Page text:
Lord Henley: I do not see that there would be any obligation to report to the Student Loans Company the fact that the student had been refused a loan elsewhere.

Baroness Farrington of Ribbleton: Will the Minister agree that if an individual applies for a mortgage on a house there are two reasons why that application may be turned down: one is the deemed creditworthiness and the ability of the individual to repay; the other is the quality, siting and value of the property? In the case of an application for further credit, often now in these days of computerisation there is merely a box to tick: "Have you, or have you not, ever been turned down for credit before?". Is it not possible that a bank or other financial institution may decide fairly arbitrarily in the case of a particular career option such as dance or fine art that the career possibilities are limited; and may it not rather arbitrarily reject certain careers as being less likely to lead to people being in a position to repay? Surely this is a very different set of circumstances. In the case of a car it is a question of whether the income is adequate. Here we are dealing with a subsidised private sector loan scheme in relation to which judgments will be made about particular careers leading to the ability to repay.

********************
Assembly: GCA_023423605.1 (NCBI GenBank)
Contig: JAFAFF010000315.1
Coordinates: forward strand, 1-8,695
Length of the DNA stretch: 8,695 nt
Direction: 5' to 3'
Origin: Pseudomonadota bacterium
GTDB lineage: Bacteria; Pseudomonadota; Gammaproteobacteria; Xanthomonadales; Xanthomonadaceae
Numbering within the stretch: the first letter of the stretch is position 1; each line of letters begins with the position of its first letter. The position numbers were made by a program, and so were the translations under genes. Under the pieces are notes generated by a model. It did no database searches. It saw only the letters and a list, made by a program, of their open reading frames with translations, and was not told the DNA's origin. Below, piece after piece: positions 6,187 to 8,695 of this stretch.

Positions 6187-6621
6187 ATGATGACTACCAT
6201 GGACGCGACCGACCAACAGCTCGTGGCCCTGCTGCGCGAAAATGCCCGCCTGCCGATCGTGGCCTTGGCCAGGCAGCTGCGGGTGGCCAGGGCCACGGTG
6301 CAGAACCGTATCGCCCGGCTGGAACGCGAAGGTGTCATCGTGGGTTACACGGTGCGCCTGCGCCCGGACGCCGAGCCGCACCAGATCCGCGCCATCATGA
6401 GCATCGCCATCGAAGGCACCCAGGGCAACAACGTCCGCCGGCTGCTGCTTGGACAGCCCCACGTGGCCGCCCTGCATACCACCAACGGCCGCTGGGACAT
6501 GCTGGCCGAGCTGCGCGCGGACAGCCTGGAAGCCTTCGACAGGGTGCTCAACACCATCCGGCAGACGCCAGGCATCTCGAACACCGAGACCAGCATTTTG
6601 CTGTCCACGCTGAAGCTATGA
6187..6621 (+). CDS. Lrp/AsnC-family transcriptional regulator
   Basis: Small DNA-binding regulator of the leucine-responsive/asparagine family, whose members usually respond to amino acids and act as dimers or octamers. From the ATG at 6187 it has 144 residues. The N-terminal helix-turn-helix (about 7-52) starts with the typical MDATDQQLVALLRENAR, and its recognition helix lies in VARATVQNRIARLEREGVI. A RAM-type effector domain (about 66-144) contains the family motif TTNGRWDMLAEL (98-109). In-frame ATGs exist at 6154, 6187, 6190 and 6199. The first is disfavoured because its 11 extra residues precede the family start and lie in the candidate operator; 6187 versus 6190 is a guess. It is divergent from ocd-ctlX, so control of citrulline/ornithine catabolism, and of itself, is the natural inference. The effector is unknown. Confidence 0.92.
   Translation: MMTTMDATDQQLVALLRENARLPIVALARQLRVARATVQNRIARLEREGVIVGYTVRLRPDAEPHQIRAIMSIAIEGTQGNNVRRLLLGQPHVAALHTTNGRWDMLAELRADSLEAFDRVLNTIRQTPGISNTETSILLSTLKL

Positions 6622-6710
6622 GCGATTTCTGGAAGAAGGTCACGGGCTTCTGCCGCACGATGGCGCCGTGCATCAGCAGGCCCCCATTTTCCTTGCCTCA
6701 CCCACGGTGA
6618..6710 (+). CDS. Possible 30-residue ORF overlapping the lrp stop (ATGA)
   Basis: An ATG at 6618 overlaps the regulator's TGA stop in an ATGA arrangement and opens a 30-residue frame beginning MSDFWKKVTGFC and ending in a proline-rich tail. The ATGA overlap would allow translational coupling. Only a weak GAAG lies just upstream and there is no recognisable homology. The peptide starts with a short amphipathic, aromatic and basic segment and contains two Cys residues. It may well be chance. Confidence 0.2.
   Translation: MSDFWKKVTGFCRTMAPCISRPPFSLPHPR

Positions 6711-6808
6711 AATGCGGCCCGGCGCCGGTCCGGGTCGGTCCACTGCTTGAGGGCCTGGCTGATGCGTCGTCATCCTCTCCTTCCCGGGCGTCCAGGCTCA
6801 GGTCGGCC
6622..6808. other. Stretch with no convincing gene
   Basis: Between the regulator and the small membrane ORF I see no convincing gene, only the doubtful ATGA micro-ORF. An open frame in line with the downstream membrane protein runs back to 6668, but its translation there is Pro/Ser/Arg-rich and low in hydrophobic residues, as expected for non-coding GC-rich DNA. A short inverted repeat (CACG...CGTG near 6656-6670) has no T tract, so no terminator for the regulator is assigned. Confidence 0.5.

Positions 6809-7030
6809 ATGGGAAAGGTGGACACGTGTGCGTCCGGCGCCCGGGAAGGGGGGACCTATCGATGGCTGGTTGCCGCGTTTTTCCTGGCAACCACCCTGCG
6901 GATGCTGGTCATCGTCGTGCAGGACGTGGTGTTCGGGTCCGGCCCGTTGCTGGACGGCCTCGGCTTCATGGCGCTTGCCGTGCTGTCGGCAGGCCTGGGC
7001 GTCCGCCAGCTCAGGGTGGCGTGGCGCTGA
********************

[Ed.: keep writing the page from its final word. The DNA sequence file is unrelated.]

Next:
Lord Henley: We shall come to that point when we discuss the noble Baroness's Amendment No. 13, when we can address the matter in somewhat greater detail. The simple point I make is that these matters must be left to the institutions themselves to make their own commercial decisions.